Michelle Carr

Michelle Carr, Ph.D., is a Postdoctoral Associate in Psychiatry at the University of Rochester, working in the Sleep and Neurophysiology Research Laboratory where she studies the neurocognitive science of sleep, dreams and mental health. She previously completed postdoctoral training at the Swansea University Sleep Laboratory studying the neurophysiology of nightmares, and lucid dream induction and phenomenology. Michelle received her PhD in Biomedical Sciences from the University of Montreal in 2016, conducting research with Dr. Tore Nielsen at the Dream and Nightmare Laboratory. Her current research is focused on the structure and functions of dreaming, nightmares and other dream disturbances, and dream engineering—new techniques and technologies designed to influence dreams to benefit mental health and wellbeing. She led the organization of the 1st International Dream Engineering Workshop hosted at the MIT Media Laboratory in January 2019 and served as Managing Guest Editor for a Special Issue of Consciousness and Cognition on the same topic. Michelle is also current Vice President of the International Association for the Study of Dreams, and translates dream research to the public by writing for Psychology Today.

Rafael Pelayo

Rafael Pelayo, MD is the author of How to Sleep and a clinical professor at Stanford University. Since 1993 he has worked at the Stanford Sleep Disorders Clinic. He teaches the popular Sleep and Dreams undergraduate course and co-authored the textbook with Dr. William Dement. He is the president of the California Sleep Society. He is the chair of the American Academy of Sleep Medicine’s Political Action Committee. He serves on the boards of the National Sleep Foundation and Start School Later. He has lectured throughout the country and internationally. He helped lead the effort to delay school start times in California. His undergraduate degree is from the University of Puerto Rico. His initial exposure to sleep medicine was as a medical student in the Bronx and it became the focus of his career. He chose child neurology as a pathway into sleep medicine.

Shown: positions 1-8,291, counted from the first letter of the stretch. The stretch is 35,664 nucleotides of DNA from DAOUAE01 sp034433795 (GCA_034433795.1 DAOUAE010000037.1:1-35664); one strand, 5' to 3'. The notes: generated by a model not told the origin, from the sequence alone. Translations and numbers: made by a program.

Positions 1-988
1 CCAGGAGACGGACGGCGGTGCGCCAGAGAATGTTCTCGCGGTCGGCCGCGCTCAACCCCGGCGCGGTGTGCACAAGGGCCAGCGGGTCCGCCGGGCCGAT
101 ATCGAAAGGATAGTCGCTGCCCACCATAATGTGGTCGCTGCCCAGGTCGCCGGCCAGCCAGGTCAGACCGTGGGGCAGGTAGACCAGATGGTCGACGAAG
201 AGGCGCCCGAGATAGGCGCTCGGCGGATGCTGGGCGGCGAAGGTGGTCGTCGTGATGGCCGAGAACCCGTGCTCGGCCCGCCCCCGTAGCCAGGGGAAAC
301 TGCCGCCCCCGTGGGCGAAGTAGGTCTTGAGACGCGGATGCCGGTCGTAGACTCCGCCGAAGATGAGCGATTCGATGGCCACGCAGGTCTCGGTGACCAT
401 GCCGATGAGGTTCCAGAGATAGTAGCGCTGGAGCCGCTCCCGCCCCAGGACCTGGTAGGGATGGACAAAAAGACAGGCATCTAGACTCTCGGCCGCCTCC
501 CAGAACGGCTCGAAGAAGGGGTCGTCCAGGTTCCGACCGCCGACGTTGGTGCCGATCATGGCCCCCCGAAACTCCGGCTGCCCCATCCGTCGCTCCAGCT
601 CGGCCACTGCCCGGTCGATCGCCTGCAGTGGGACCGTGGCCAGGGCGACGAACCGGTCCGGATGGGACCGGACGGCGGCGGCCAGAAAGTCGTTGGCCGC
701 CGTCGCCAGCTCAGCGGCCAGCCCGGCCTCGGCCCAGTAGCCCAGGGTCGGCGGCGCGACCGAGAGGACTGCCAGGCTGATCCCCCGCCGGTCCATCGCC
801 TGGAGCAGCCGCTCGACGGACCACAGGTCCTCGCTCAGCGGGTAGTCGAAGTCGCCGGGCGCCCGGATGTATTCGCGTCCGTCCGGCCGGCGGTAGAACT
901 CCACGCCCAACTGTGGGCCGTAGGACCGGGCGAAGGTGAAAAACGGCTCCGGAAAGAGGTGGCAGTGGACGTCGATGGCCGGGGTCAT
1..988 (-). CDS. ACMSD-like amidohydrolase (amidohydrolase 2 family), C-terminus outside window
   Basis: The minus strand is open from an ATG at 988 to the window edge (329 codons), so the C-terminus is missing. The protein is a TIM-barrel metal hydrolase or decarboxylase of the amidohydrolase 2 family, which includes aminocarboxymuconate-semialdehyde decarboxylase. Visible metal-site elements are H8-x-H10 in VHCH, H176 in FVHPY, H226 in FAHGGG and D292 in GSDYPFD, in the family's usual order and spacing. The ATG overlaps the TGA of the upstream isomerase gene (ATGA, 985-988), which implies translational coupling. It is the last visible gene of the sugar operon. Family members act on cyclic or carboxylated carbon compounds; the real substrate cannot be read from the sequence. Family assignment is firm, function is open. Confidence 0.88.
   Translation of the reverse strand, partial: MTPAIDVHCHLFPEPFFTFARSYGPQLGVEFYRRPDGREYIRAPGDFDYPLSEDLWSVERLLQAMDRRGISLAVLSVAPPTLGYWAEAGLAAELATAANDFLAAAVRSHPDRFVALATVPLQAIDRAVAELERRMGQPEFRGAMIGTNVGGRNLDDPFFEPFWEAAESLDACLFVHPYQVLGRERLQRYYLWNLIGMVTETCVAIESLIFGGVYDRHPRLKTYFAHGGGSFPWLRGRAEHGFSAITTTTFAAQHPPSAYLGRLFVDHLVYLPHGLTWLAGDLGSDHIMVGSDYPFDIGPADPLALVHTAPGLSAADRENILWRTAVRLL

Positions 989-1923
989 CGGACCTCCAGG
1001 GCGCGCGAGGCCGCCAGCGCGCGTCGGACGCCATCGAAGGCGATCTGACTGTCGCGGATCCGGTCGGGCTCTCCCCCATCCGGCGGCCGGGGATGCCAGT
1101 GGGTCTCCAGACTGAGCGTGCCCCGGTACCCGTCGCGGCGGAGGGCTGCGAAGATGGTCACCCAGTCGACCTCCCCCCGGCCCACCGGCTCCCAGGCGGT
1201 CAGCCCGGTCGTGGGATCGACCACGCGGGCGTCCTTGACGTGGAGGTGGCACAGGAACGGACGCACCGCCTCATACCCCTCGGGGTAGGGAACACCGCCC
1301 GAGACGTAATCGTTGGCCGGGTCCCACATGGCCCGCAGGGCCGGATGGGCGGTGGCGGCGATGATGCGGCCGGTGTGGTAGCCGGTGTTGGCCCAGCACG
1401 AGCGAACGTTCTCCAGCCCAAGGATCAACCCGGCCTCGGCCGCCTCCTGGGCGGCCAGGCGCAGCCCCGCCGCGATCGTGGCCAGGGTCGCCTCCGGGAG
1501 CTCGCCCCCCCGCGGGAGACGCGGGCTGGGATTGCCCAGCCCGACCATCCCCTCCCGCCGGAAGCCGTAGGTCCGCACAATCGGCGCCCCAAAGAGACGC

Robert Stickgold

Robert Stickgold is a professor of psychiatry at Beth Israel Deaconess Medical Center and Harvard Medical School. He received his B.A. from Harvard University and his Ph.D. from the University of Wisconsin, Madison, both in biochemistry. He had post-doctoral fellowships at Stanford Medical School in neurochemistry (with Eric Shooter) and at Harvard Medical School in neurophysiology (with Stephen Kuffler). He has published two science fiction novels, and over 100 scientific publications, including papers in Science, Nature, and Nature Neuroscience. His work has been written up in Time, Newsweek, The New York Times, The Boston Globe Magazine, and Seed Magazine, and he has given invited talks around the world, including Brazil, Sweden, Switzerland, Japan, and The Netherlands. He has been a guest on PBS NewsHour with Jim Lehrer and NPR’s Science Friday with Ira Flato several times, extolling the importance of sleep. He has spoken at the Boston Museum of Science, the American Museum of Natural History in New York, and NEMO, the Amsterdam museum of science. His current work looks at the nature and function of sleep and dreams from a cognitive neuroscience perspective, with an emphasis on the role of sleep and dreams in memory consolidation and integration. He has been a pioneer in establishing the importance of sleep in offline memory processing, and has identified a range of memory types enhanced by sleep. In addition to studying the normal functioning of sleep, he is currently investigating alterations in sleep-dependent memory consolidation in patients with schizophrenia, autism spectrum disorder, and PTSD. His work is currently funded by NIMH. He is coauthor, with Antonio Zadra, of the new book When Brains Dream.

Organizing team